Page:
It is up to the package project's team to get their package into the repositories for the various releases of the various distros. Also it is up to the team developing a release to make sure that the repositories have plenty of the right sort of packages to meet people's needs. Think of a shop. Companies need to get their product onto shelves and shops need to show they have plenty to sell. This saves individual users from having to identify the 'correct' website for a product and assess whether or not the site has been compromised and whether they are getting a genuine product or something stuffed full of malware.


The standard repositories are all free as are the Medibuntu repositories and most others that are easily found and added. Theoretically there is nothing stopping a games manufacturer (for example) setting up a one-off or monthly charge for accessing a specialist repository. The ethics and licensing agreements would have to be looked into if people or companies chose this route.

Adding or removing repositories is fairly easy.


Managing Repositories.

Either from the top taskbar

System - Administrator - "Software Sources"

or from inside Synaptic using the Settings menu, select Repositories

The first tab of the pop-up is where Cd/Dvds can be added (or removed) as repositories to search. Usually the various online "repos" are already included so you might be installing a more recent version of something that is listed on the Cd/dvd and also in the online repos. The package manager will automatically choose the most recent by default although one of the other tabs in the pop-up can change the priorities, or in the Preferences pop-up from the Setttings menu.
As a front-end to apt, Synaptic uses the system-wide list of software repositories file located at


    Updating the Package List
Click Reload or press Ctrl + R to make Synaptic aware of te latest updates and any changes to the list of repositories.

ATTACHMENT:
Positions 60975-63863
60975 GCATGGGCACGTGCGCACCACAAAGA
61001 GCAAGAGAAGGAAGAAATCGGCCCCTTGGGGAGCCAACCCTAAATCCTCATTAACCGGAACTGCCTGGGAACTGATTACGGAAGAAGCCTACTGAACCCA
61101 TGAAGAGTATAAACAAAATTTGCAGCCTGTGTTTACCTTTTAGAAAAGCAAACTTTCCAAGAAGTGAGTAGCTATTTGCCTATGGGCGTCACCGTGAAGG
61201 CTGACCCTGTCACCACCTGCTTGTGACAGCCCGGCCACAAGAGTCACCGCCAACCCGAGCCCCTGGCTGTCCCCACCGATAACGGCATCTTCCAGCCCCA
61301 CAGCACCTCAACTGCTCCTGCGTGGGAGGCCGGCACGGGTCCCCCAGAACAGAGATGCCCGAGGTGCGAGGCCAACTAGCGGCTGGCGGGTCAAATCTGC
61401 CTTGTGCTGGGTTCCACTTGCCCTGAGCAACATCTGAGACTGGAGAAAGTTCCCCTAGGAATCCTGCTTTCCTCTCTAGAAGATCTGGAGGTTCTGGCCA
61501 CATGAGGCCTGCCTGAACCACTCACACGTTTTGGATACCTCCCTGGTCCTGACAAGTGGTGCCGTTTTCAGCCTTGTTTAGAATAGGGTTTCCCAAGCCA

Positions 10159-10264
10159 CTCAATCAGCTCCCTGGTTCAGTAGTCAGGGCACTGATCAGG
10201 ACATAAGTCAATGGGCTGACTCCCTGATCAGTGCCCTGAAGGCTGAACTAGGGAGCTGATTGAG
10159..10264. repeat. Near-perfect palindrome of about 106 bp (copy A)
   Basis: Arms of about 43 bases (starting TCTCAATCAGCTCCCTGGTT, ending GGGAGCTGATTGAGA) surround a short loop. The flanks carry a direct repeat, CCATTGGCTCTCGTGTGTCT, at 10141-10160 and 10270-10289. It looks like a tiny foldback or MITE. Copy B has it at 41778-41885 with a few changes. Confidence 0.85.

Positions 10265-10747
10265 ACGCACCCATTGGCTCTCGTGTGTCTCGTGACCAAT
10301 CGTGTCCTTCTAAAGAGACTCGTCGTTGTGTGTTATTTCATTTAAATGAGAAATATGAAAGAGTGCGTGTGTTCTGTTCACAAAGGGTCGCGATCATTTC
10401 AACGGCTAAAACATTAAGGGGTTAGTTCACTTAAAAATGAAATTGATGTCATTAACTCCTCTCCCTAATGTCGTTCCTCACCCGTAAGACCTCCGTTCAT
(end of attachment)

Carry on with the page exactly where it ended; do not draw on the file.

Although this is done automatically when you open Synaptic it can be a good idea to update the database from time to time while running Synaptic. The database is a list of packages on your system to keep track of installed software. All the package managers share the same list and the same list of repositories but each one presents the information slightly differently. The main time you will need to update the lists is when/if you have made changes to the list of software channels or if you have made changes to Synaptic's configuration.

Adding or Removing Software

Adding Packages

Mark the Chosen Packages

  • Right-click on each chosen package and choose Mark for Installation from the context menu, or press Ctrl + I. If the package requires the installation of another package, a dialog box appears:

    synaptic-confirm-mk.png

    Synaptic will warn you if your choices conflict with packages that are already installed on your system. If this is the case, the dialog box will show you any packages that need to be removed. If you are not sure you don't need the package(s) that will be removed, make sure you look up its function and use before you apply the changes you've made.

  • Click Mark to allow the installation of the additional package(s).

Installing Packages.


Without an Internet Connection.
Search for and "Mark" all the applications that you want to install/upgrade in the usual way but don't click the "Apply" button. Instead use the File menu to "Generate a download Script".

With no internet connection at all of course you wont be able to Update the Package List and so packages may be older versions. An intermittent, occasional or slow connection could usefully update the list and then use the Script method to get updates via a 2nd machine which would not have to be running Ubuntu. The Script is designed to work on Windows or Mac machines too.

There are a few guides
or use apt-get instead of Synaptic

or an alternative approach, 'simply' download the entire repository!


With a Broadband Connection

  • Once you are satisfied with your choices, click on Apply in the toolbar or press Ctrl + P.

  • A dialog box appears with a summary of changes that will be made. synaptic-confirm-install.png

  • Confirm the changes by clicking on Apply.

Custom Search